Microsoft is selling tablet computers. Commercial space travel is now a reality. The world’s two first Twitter-activated vending machines have just landed in Cape Town. What’s going on? It can only be The Future, suggests REBECCA DAVIS.
Cape Town’s Wembley Square mall is not the most pleasant environment on earth at the moment. They’re currently carrying out renovations that give the whole place the look of an architectural dig, with some heady paint fumes as guaranteed headache material if you stick around long enough. As such, it seems an inglorious position for BEV, the “whirling, bleeping, buzzing BOS Ice Tea-vending robot”, which has been programmed to respond to tweets with product samples in what is claimed as a world first.
Digital agency Cow Africa’s senior account manager, Larry Leyden, told the Daily Maverick that they started planning the campaign last November. “We wanted to find a way of giving out drink samples that was interesting, innovative, exciting. So we started wondering: would it be possible to make a vending machine activated by tweets?” The answer, it emerged, was yes. Inside the machine is a nano-PC which uses a hashtag as a Twitter filter. It continually scans the entire Twitter network for tweets matching its criteria, and responds when it finds one that does.
For the user, it’s simple: you approach the machine and tweet at the brand (@BOS), using the designated hashtag (#BOSTWEET4T), details of which are supplied on BEV herself. BEV checks that everything is in order with your tweets, and then rolls you out a can of iced tea.
Leyden explains that they initially intended the tweets to be location-dependent – so you would need to have activated the geo-location facility on your Twitter application to prove that you were standing close by the machine in a position to collect your can. Then they realised that this would amount to “a bit of a hassle” for the user, so they removed this requirement. As a result, you can now be sitting in Johannesburg and cause BEV to expel a can. There’s a two minute delay between tweet processing, however, and it’s limited to one can per Twitter handle.
When I arrived to visit BEV on Tuesday morning, she was sitting dejectedly out of stock, not whirling, bleeping or buzzing. We all know it’s bad news when robots lose their raison d’être – sometimes it causes them to turn against their human overlords in every sci-fi flick worth its salt – but BEV seemed to lack the energy to lead a robot mutiny. Soon a man arrived to re-stock her, but it appeared that BEV just wasn’t in the mood to put out. Some slightly worried-looking people fussed around her for a while, but then BEV regained her mojo, flashing out the message: “Let’s get vending trending!”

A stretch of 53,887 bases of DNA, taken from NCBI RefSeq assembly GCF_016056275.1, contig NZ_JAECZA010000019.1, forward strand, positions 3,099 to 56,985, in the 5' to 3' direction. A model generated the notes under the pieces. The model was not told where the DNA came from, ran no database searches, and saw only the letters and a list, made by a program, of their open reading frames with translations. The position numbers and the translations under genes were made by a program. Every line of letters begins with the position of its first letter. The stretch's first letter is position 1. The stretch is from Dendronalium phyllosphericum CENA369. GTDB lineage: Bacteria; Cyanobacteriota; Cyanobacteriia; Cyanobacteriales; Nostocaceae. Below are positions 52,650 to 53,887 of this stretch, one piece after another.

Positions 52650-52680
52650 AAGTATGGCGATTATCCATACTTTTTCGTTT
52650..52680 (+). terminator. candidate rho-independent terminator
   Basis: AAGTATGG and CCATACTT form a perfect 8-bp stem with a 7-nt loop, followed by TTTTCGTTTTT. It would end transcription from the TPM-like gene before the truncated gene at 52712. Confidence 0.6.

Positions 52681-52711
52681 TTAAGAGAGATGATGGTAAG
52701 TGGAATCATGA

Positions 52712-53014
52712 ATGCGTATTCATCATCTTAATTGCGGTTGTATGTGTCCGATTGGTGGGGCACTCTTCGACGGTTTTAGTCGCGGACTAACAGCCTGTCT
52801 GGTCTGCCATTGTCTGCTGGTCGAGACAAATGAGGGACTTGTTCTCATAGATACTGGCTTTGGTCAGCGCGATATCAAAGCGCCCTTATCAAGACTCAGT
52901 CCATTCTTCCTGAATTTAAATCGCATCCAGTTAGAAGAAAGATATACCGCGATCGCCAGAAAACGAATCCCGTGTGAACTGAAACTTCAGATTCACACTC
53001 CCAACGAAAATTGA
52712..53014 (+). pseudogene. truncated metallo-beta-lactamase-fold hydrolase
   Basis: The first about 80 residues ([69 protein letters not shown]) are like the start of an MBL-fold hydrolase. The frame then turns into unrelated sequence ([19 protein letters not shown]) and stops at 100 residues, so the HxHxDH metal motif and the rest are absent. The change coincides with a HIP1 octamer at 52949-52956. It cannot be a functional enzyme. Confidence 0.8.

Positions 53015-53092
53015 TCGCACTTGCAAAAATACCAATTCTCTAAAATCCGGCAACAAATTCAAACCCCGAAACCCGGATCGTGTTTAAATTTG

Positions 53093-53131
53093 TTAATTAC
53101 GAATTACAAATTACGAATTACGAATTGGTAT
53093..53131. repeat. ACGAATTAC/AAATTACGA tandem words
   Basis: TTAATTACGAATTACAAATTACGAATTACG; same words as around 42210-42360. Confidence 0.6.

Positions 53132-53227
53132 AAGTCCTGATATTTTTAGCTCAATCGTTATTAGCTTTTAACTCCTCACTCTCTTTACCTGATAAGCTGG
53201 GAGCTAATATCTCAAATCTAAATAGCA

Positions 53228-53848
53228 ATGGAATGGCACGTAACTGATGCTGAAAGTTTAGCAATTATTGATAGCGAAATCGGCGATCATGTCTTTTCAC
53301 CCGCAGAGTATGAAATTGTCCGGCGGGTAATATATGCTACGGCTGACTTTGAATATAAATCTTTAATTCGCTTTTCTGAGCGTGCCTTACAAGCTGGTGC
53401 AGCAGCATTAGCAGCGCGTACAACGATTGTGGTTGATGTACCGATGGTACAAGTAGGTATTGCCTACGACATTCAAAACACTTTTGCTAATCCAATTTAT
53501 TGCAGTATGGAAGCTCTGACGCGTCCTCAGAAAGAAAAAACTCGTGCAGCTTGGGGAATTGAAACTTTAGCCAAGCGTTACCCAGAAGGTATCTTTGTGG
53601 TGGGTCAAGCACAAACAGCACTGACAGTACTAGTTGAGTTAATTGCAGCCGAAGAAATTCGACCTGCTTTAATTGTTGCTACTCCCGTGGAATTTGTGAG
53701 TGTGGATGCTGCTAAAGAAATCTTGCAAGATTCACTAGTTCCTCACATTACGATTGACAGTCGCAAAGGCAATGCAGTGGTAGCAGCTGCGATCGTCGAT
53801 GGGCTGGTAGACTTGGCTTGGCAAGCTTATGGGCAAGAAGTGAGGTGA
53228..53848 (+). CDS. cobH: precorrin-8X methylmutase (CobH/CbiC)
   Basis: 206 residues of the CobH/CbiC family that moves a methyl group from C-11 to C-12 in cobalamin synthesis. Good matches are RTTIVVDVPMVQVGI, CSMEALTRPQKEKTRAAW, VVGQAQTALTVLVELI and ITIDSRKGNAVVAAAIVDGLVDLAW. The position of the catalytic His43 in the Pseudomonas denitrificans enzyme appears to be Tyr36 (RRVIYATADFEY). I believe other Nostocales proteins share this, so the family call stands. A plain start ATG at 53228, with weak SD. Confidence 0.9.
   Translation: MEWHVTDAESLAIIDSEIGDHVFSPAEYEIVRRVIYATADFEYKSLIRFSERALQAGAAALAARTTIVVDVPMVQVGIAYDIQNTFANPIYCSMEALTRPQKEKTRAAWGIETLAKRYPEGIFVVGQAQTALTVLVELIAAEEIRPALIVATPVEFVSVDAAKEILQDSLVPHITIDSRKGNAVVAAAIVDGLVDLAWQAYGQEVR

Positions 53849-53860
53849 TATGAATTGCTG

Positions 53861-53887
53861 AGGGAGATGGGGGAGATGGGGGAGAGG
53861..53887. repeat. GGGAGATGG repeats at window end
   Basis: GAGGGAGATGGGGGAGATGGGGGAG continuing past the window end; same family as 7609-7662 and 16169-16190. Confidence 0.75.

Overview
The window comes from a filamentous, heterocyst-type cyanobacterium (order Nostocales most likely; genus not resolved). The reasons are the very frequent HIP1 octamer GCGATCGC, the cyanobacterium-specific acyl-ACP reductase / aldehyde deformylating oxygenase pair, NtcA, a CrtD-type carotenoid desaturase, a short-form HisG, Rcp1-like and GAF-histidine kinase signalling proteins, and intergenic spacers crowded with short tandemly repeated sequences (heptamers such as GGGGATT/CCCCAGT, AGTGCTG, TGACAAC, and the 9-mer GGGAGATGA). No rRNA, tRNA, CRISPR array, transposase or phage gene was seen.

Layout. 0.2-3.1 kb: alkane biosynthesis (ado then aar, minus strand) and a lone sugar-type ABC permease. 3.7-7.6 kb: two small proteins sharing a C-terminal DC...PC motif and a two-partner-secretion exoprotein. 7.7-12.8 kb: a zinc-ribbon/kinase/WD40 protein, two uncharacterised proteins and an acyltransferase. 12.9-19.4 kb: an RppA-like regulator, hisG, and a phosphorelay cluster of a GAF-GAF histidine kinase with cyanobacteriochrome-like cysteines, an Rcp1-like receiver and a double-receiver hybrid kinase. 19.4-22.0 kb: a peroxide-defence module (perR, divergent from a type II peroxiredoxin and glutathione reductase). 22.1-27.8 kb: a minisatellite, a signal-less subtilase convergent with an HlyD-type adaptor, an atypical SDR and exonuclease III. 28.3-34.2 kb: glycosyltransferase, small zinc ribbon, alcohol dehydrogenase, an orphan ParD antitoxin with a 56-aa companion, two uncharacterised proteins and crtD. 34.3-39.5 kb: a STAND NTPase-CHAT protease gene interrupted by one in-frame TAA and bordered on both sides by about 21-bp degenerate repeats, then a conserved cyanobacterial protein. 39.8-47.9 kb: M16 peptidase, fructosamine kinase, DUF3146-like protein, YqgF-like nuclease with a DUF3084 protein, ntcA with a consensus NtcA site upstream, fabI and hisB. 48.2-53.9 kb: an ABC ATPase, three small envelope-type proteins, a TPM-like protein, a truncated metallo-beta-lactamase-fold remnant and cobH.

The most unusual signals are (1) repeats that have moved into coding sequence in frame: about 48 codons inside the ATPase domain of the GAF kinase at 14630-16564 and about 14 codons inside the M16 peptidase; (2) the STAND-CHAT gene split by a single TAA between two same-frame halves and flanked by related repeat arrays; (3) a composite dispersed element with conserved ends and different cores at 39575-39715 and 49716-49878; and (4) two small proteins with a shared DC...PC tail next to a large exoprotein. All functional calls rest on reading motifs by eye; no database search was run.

I approached her with some scepticism – and also a slight, inexplicable sense of mortification – and sent the required tweet from my BlackBerry. There was a delay of no more than two seconds before BEV hummed into life, selecting a can and pushing it down the chute. The machine then expressed its desire for me to enjoy my drink (in a satisfyingly robotic voice), while flashing my Twitter handle to the world. I cannot lie, dear reader – I experienced that enjoyable frisson that comes from a brush with The Future.
Cow Africa is at pains to describe this as probably the world’s first “sampling” machine activated by Twitter, because they’ve got competition – within Cape Town, within the same fortnight. Agency Draft FCB, in collaboration with ThingKing, pipped BEV to the post by making a tweet-activated gumball machine for Toyota as part of a “Tweets for Sweets” campaign for Toyota Etios.
This particular tweet-powered robot resembles a Heath Robinson-esque contraption made of random objects, and has been set up in a disused shop window in Gardens, close to the centre of Cape Town. The Etios Smile Machine works in the same way as BEV – you tweet (ostensibly about “what makes you smile”, but clearly this content is irrelevant) using the hashtag #etiossmile, and the machine releases a gumball. This is all in line with their wider campaign message, which is that the release of the Toyota Etios is “spreading smiles on and offline”.
Leyden insists a crucial difference is that BEV was built from a real vending machine. “So ours is giving out samples of our actual product, whereas theirs isn’t giving out samples of Toyotas,” says Leyden, a touch defensively. “Though it would be cool if it did.”
Gumball machines, sampling machines – call them what you like, but they’re reasonably confident these are world firsts. “This is also suggested by the fact that the pick-up from international media has been quite significant,” says Leyland.
However, neither BEV nor the Etios Smile Machine are the first gimmicky social media-driven machines. In 2010 Unilever rolled out the first ever smile-activated ice cream vending machine. If you smiled widely enough for the machine’s camera – there was a “smile-o-meter” which had to be satisfied – a photo was taken, uploaded to Facebook (with the user’s permission), and the machine rewarded you with a free ice cream.
Now, I ain’t no marketer’s patsy. I’m fully aware that in having sent my tweet to redeem my drink or my gumball, I’ve just been lured into advertising this product for free online. This is clearly the appeal of these kinds of campaigns for advertisers. But because the users, in turn, get a free product and a nifty experience with some novel technology, it doesn’t feel exploitative. Welcome to the future – we may all turn into brand gimps, but at least we’ll have loads of free stuff. DM
Photo: Wembley Square, Cape Town
All tortoises are actually turtles. Some turtles however are not tortoises.